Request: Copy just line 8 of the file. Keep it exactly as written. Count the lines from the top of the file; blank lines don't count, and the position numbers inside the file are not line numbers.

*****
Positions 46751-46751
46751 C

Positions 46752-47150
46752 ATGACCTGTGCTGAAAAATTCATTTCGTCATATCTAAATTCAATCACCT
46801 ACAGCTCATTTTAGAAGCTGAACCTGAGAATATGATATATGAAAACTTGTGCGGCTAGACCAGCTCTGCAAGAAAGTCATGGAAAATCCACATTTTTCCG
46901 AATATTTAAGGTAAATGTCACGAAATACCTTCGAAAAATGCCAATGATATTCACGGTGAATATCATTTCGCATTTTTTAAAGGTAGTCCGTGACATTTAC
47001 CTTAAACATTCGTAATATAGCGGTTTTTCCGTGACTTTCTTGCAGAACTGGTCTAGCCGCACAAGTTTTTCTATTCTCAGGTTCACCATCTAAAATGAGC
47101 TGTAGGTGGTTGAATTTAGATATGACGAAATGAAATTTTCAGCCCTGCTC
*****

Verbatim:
47101 TGTAGGTGGTTGAATTTAGATATGACGAAATGAAATTTTCAGCCCTGCTC